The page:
Field of dreams
by Ben Geman
Activists fighting the Boston Red Sox' $665 million ballpark scheme have
launched a new effort to create viable plans for preserving or rebuilding
Fenway Park on its current site -- and creating a better neighborhood at the
Last Saturday morning, the Fenway Community Development Corporation (CDC) and
Save Fenway Park formally kicked off "The Future Fenway: A Design Symposium."
The week-long event brings together design and architecture professionals with
community residents to make what in effect would be counteroffers to the team's
controversial plans for a bigger park between Boylston Street and Brookline
Advocates say their goal is neighborhood planning that incorporates a new
ballpark into the CDC's "urban village" vision, which includes new business,
office space, and mixed-income housing along Boylston Street, as well as a new
school and community center. The CDC says the Red Sox' current plan would,
among other problems, hinder that vision.
Leading the symposium is Philip Bess, who specializes in planning urban
ballparks that mesh with neighborhood character. The architect is now working
with the Florida Marlins on their plans for a new park. Speaking at the kickoff
event at the Morville House senior center on Saturday, Bess said that the
symposium would aim for a "different and better paradigm" of parks that enhance
neighborhoods. "Our proposals will be noticeably and viscerally more intimate
than what the Red Sox are proposing," he said. The symposium wraps up on
Sunday; at 3 p.m. this Saturday, August 12, planners will present what they've
come up with at the Morville House, which is located at 100 Norway Street in
the East Fenway.
Although the symposium has been in the works for months, planners hope its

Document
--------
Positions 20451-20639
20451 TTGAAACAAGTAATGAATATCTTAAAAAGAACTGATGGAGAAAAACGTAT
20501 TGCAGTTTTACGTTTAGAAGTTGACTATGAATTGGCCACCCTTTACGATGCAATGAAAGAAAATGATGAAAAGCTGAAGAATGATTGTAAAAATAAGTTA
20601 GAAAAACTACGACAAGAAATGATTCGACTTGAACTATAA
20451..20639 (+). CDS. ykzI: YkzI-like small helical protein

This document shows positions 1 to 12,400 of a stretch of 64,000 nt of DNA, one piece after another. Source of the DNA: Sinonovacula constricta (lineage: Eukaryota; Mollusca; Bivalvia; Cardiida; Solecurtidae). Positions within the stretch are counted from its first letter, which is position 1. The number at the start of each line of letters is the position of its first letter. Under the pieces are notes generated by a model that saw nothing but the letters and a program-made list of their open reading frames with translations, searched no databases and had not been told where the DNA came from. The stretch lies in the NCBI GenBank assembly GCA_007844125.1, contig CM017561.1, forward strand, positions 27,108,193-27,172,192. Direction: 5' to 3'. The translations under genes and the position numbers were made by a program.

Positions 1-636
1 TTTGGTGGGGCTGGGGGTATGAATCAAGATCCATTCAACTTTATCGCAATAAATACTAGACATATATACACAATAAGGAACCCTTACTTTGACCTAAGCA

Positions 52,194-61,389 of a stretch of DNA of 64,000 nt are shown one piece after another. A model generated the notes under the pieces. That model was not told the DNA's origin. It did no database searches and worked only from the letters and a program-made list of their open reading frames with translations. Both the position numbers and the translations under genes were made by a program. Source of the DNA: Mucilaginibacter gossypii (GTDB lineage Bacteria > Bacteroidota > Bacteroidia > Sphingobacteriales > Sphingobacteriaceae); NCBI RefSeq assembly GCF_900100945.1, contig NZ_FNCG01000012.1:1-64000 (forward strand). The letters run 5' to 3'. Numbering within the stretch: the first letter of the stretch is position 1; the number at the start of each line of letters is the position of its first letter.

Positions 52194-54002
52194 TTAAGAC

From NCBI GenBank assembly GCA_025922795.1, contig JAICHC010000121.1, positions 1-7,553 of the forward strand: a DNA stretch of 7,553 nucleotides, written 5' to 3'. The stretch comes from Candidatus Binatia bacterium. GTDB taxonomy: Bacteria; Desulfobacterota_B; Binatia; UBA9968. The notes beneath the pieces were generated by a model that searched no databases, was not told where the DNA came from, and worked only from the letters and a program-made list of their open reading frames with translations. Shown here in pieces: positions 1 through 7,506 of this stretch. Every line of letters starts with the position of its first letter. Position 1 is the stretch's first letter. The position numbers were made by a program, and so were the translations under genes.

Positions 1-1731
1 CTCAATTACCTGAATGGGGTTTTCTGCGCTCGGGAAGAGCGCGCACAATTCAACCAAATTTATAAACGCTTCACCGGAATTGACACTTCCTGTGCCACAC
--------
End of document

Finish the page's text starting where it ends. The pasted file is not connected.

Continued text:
timing helps city councilors who oppose the Red Sox' ballpark plan. That scheme
would require significant public investment and would displace several
businesses, including the Boston Phoenix. Now that state legislators
have approved the plan, which Mayor Tom Menino supports, opponents hope that
councilors will scuttle the deal. Save Fenway Park board member Erika Tarlin
says that the councilors, who must agree to city borrowing to acquire private
property for the park, could use the symposium's results to buffer their
opposition. "It would be wonderful if city councilors can say there are
alternatives to investigate, and here's one of them," she said last Saturday.
Indeed, opponents of the plan say it's important that their activism go beyond
simply saying no to the current Sox proposal. State Representative Byron
Rushing noted in remarks last Saturday that the neighborhood "must say what we
want and what can work in this neighborhood." Similarly, Fenway CDC executive
director Carl Koechlin says planners want to come up with an idea that's
financially feasible for the team as well as palatable to the neighborhood
-- even if that means a new park that's bigger than the current Fenway
Park, but smaller than the Sox' proposal.
"It does not serve anyone's purpose to come up with a plan that does not in any
way address the Red Sox' needs," he says. "If we can come up with something
less expensive, the Red Sox can meet their needs with fewer seats."